Friday, October 24, 2014
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Somalia sports officials killed in theatre bombing

Somalia's Olympic committee and football heads are among seven people killed by a bomb in Mogadishu.

Prime Minister Abdiweli Mohamed Ali was also present when the blast struck the newly re-opened national theatre but he told the BBC he was unhurt.

Militants from the al-Shabab group say they had carried out the bombing.

The African Union (AU) peacekeeping mission in Somalia condemned the attack as "despicable" and said it would not deter peace efforts.

The theatre closed in the early 1990s as Somalia descended into civil war and was only reopened last month, amid a new period of relative optimism.

The President of the Somali Olympic Committee, Aden Yabarow Wiish, and the Somali Football Federation chief, Said Mohamed Nur, were among a group of dignitaries who had gathered to mark the first anniversary of the launch of Somalia's national television station.

Three Somali television journalists were also wounded in the blast, sources have told the BBC Somali Service.

Earlier reports put the number of dead at 10.

Musical event

The prime minister told the BBC a woman suicide attackers had struck.

"In the middle of my speech... a suicide bomber exploded herself," he told BBC News.

Condemning al-Shabab, he said it was in the group's nature to "kill innocent people".

"This is the last breaths of a dying horse, so now hopefully they will be eliminated from the face of the earth," he added.

An eyewitness, Salah Jimale, told the Associated Press news agency: "The blast happened as musicians were singing and spectators were clapping for them.

"Smoke made everything go dark. People screamed and soldiers suddenly started opening fire at the gate."

Reporters at the scene say dozens of people were hurt, and have described seeing shoes and bloody mobile phones lying on the floor, and chairs cut in half by the force of the blast.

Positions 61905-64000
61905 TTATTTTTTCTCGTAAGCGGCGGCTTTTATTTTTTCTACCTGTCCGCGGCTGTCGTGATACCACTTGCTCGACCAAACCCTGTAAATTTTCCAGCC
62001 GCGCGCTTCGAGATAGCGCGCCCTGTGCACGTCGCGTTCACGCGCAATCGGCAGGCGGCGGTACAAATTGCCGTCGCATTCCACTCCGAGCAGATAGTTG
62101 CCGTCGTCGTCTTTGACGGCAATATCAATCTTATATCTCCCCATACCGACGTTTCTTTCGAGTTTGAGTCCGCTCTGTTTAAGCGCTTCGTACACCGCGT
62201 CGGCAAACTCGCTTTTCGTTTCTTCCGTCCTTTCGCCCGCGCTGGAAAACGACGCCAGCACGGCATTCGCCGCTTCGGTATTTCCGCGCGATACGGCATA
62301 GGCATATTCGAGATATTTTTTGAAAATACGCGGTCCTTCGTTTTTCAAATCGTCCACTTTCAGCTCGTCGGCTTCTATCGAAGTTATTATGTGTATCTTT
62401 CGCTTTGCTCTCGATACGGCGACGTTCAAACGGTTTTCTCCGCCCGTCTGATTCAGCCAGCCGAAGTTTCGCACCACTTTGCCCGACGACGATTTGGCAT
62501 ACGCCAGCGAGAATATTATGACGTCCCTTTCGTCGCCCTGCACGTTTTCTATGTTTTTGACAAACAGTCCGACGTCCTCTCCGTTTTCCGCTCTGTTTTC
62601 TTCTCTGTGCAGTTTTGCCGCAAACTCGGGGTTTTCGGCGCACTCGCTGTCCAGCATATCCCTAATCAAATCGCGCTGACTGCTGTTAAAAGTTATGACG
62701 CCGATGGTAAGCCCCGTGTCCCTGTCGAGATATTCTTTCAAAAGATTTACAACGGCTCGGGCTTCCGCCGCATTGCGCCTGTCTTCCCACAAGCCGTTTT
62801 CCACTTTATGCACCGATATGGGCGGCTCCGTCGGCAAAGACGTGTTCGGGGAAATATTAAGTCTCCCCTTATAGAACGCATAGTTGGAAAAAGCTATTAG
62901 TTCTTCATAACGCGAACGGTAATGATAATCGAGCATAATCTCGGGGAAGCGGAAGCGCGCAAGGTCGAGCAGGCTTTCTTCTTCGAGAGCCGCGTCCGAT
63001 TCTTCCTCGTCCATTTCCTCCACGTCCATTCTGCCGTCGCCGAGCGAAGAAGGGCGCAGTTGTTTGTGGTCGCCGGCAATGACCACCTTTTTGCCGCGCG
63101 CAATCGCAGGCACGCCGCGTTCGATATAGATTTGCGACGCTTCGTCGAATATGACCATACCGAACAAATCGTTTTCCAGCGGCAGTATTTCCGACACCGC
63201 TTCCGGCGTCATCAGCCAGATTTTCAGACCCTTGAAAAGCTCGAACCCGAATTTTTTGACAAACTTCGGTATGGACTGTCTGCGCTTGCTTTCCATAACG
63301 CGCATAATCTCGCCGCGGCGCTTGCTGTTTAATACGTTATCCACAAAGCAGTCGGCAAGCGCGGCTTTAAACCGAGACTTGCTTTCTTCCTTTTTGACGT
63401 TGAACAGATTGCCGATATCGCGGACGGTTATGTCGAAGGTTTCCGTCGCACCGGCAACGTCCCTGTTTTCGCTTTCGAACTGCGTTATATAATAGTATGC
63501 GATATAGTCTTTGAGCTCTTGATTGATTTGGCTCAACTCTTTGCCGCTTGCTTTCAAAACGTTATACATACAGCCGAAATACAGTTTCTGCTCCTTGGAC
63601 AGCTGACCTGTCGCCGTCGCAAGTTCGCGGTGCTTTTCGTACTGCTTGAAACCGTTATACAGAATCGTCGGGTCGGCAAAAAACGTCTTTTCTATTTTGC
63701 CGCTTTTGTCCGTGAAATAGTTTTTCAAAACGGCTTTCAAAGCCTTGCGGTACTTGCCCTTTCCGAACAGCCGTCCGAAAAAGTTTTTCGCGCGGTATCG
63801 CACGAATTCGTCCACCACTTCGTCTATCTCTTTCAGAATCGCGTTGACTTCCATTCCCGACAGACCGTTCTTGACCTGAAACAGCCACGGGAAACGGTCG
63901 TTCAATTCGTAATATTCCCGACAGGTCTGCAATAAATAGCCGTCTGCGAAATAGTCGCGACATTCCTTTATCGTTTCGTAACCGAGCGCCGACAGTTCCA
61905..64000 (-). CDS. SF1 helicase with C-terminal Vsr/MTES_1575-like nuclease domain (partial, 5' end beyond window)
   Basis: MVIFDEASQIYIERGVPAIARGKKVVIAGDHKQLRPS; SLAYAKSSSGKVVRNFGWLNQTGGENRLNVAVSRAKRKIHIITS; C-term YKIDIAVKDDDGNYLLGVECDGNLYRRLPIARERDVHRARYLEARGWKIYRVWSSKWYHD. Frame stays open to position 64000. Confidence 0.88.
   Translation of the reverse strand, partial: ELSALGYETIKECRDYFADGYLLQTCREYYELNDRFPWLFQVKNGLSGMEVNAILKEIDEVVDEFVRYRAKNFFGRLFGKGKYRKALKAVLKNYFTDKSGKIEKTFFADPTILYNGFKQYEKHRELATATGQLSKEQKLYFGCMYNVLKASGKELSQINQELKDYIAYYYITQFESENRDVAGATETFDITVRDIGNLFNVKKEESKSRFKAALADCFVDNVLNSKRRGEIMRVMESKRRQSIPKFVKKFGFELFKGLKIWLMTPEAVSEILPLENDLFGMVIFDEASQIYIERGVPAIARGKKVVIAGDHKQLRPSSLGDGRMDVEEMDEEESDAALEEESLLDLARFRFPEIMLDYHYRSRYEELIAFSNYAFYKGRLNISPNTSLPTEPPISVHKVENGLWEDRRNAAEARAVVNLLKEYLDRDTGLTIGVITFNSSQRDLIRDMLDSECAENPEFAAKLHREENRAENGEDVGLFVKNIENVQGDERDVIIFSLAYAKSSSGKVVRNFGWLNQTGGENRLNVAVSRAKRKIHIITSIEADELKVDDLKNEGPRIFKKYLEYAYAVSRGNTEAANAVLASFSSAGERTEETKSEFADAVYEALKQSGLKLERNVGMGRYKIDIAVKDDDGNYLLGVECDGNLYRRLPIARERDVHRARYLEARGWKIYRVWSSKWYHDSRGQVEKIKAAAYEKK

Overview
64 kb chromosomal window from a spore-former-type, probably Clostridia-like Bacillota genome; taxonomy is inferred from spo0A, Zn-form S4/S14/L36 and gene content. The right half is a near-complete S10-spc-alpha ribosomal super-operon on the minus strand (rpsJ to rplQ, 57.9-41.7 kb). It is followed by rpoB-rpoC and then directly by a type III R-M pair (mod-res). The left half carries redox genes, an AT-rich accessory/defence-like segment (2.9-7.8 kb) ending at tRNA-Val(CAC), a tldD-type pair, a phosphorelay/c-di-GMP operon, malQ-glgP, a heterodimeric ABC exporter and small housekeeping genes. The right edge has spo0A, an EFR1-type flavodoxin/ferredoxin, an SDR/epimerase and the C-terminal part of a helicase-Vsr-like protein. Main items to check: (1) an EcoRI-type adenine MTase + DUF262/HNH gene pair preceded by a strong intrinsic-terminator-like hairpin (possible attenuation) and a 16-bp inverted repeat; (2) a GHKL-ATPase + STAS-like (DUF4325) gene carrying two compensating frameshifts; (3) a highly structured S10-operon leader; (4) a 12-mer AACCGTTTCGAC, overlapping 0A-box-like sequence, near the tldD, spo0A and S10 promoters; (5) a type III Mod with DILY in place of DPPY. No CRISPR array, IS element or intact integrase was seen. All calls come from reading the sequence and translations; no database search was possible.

In a statement al-Shabab said it was behind the bombing but referred to a planted device rather than a suicide bomber.

Al-Shabab militants who had controlled large parts of the country, including Mogadishu, were pushed out of the city by AU troops last year.

Appeal for information

Since then, there has been a period of relative quiet, with sporting activity resuming, restaurants opening, and the re-opening of the National Theatre.

But al-Shabab has continued to attack the capital with bombs and mortars.

Brigadier General Audace Nduwumunsi, deputy commander of the AU mission (Amisom), said the peacekeepers stood firmly with the Somali government.

"Yet again the terrorists' methods show that they are enemies of peace and are foreign to Somali culture," he said.

"By their attack they are trying to derail the hopes and dreams of the Somali people but they will fail."

He encouraged people in Mogadishu to come forward with any information about possible further attacks. - BBC

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